By Mosunmola Ayobami, Kwara
Kwara State Governor AbdulRahman AbdulRazaq, has said his administration would partner with the Economic and Financial Crimes Commission (EFCC) to combat graft, including recovering funds looted from the state treasury.
AbdulRazaq said corruption had almost crippled Kwara when he took over on May 29, lamenting how the N2bn the state accessed to boost small scale businesses was diverted and shared by some persons.
According to the Governor, this meant that the state government would now have N35m deducted from its account every month.
“I got a letter (last week) from the Federal Ministry of Finance saying they will now deduct N35m every month from our account because the state government, a few years ago, took N2bn for small and medium scale businesses,” AbdulRazaq said at a stakeholders’ forum in Ilorin, the state capital, on value reorientation and the fight against corruption.
The Governor said this on Tuesday at an event organised by the Presidential Advisory Committee Against Corruption (PACAC) in collaboration with the National Orientation Agency.
He contemplated asking the ministry to compile the names of individuals who siphoned the money so they could be made to refund it, adding however that he was glad at the proactive steps the EFCC has taken to recover the money.
AbdulRazaq said he would not tolerate diversion of public funds under his watch, recalling how corruption had led to the collapse of basic amenities in the hospitals, schools, and other sectors of the economy.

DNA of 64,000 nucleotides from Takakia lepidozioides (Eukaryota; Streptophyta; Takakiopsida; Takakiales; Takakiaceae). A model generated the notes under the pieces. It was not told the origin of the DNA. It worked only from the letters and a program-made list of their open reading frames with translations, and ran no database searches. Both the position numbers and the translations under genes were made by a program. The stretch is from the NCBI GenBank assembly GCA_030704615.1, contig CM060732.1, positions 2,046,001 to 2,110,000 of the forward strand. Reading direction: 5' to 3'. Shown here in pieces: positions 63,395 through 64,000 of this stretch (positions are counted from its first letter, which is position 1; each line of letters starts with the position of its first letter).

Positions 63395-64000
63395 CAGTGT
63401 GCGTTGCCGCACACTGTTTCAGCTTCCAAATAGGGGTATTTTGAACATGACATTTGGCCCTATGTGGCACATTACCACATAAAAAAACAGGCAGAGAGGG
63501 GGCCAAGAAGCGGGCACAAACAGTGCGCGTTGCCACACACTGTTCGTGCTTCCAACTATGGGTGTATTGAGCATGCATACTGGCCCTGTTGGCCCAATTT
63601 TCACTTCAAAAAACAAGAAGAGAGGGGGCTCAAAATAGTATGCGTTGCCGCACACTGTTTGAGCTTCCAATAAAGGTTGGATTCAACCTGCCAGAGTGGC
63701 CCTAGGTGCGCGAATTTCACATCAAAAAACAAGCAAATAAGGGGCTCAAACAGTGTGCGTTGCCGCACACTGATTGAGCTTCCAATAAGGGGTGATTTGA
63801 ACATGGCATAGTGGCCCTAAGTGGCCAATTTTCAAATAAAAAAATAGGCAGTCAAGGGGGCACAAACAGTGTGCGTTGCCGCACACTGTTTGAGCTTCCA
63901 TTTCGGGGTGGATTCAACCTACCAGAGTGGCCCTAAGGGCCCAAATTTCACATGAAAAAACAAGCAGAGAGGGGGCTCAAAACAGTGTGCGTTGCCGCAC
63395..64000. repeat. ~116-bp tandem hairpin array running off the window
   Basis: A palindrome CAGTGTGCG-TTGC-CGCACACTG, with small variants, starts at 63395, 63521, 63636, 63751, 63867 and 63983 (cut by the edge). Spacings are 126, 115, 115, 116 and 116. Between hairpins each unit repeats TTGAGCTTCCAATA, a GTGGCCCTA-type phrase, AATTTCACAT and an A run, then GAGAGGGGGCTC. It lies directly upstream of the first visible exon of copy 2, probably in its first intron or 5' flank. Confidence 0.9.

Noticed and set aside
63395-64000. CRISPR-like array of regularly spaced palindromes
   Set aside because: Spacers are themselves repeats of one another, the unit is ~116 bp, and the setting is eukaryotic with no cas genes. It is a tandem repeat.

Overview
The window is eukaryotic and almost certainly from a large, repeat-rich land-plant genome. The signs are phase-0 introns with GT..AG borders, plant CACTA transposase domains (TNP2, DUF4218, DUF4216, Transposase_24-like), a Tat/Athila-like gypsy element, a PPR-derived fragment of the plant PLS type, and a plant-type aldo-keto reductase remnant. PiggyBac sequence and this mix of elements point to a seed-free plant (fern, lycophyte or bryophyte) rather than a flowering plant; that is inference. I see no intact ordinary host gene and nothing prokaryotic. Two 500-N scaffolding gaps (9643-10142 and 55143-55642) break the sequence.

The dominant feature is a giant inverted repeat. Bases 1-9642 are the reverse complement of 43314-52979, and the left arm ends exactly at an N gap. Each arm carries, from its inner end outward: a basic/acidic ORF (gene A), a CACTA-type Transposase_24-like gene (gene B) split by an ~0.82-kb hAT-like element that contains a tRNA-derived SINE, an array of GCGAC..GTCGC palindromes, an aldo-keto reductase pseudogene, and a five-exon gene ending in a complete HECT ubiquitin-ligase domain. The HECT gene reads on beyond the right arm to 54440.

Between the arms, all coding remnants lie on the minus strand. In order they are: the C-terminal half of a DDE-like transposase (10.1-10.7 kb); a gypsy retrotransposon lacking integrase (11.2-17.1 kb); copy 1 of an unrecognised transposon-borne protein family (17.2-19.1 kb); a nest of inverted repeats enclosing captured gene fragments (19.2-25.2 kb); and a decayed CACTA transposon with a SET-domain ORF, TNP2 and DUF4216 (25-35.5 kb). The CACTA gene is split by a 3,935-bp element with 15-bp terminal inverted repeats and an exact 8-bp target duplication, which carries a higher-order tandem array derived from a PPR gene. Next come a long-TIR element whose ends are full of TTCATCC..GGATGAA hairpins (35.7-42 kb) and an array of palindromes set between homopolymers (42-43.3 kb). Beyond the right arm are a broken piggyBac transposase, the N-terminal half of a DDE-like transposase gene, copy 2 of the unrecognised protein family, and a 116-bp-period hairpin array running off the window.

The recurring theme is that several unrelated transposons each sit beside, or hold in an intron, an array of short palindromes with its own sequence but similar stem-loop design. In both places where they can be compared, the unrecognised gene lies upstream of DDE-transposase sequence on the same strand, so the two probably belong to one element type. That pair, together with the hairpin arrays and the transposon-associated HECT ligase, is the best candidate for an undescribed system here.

The Governor lamented that the state has missed out on several development initiatives because of corruption, citing the example of the diversion of the Universal Basic Education Commission (UBEC), funds, the resultant blacklisting of the state on account of that, and the effect on the state of basic education in Kwara.
He added that the state under him has normalised relations with UBEC and would soon, on paying its own counterpart funds, access money that would help reposition the sector.
Speaking earlier at the programme, the EFCC Zonal Head in Kwara State, Isyaku Sharu, called for reorientation of the populace on the menace of corruption.
“Can we overemphasise the role of our parents/guardians in these regards? I state no. In fact, a critical aspect of the need for value reorientation rests heavily on parental/guardian roles. The home, being the first point of contact of a child, is the factory house for building positive values in a child.
“Sadly, however, most parents/guardians are now being found wanting in this all-important responsibility wherein they usually concentrate more efforts on their jobs or businesses or the struggle to make ends meet.”